Issy Stapleton is baking.
“Cake!” she blurts out in a loud, firm voice that would intimidate if it weren’t her normal tone.
“She has a sweet tooth – she gets that from her dad,” says Matt Stapleton.
He watches as his 15-year-old, who has autism, delicately cracks three eggs, adds them to a mixing bowl, then licks the chocolate batter.
Later, when Matt says it’s time to walk to the post office – a task Issy knows from the written schedule that keeps her on track – she counters, “Drive to post office.”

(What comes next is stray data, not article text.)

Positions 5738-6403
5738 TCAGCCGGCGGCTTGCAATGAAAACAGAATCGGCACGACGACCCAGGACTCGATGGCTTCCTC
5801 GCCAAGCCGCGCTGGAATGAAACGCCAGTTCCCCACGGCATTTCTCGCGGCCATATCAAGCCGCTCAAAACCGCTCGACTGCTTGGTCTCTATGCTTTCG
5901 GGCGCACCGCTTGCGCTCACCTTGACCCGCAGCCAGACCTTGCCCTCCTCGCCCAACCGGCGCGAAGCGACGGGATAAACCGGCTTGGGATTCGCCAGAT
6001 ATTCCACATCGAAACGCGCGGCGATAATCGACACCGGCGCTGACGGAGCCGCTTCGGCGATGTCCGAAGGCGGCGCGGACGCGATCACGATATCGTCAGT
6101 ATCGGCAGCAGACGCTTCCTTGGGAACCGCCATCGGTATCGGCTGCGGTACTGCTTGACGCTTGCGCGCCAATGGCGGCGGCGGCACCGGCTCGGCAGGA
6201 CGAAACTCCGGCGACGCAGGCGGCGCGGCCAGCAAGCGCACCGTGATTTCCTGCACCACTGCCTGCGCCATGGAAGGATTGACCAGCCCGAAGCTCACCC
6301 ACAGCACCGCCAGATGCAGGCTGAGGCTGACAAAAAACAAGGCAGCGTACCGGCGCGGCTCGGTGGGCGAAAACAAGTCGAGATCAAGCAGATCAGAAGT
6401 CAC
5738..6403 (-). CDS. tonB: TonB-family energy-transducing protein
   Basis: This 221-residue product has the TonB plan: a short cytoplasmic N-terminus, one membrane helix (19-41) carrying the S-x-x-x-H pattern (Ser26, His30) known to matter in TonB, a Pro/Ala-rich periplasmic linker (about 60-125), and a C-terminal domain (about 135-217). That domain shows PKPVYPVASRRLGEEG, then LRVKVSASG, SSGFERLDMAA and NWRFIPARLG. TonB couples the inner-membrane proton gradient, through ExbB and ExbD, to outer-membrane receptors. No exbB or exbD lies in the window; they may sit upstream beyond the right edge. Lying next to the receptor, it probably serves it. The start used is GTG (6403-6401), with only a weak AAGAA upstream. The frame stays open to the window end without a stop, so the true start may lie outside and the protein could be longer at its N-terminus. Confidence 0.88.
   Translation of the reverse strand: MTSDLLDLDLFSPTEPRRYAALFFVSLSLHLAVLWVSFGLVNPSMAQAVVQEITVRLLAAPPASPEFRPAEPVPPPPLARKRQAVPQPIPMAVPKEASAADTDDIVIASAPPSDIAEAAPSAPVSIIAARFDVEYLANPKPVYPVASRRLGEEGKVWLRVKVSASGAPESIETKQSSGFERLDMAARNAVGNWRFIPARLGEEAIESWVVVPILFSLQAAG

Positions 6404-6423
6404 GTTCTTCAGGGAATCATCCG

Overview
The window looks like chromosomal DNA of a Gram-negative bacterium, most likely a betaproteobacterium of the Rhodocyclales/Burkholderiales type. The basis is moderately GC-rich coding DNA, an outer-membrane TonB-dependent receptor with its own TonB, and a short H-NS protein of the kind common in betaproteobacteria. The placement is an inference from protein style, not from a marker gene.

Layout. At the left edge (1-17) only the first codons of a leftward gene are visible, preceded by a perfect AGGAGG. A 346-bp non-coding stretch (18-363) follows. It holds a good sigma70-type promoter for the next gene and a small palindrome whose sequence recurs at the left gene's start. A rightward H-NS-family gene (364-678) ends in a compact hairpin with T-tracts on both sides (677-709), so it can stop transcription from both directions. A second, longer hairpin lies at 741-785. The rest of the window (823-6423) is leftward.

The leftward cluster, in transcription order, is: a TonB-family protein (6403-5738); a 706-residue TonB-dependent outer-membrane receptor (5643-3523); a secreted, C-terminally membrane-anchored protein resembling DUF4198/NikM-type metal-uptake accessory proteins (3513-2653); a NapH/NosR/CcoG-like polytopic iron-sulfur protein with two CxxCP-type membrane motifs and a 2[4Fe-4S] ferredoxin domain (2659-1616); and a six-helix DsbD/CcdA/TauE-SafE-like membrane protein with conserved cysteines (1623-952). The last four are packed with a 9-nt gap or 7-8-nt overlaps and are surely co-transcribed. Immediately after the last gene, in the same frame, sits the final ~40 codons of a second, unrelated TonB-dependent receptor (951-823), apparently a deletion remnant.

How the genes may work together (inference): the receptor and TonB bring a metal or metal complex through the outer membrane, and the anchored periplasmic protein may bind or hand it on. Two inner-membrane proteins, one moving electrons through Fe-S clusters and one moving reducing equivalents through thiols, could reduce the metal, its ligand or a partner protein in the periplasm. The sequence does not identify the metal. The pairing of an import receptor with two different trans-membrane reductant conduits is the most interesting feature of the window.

Matt repeats “walk.”
“Drive!” Issy demands.
She hits her head twice, throws a water bottle, hurls a pan of corn cooling on the stove, then looks for a reaction.
Matt pretends nothing happened. “Okay, it’s time to walk to the post office,” he says calmly.
After nearly losing his daughter for good, he views even these violent outbursts as a gift.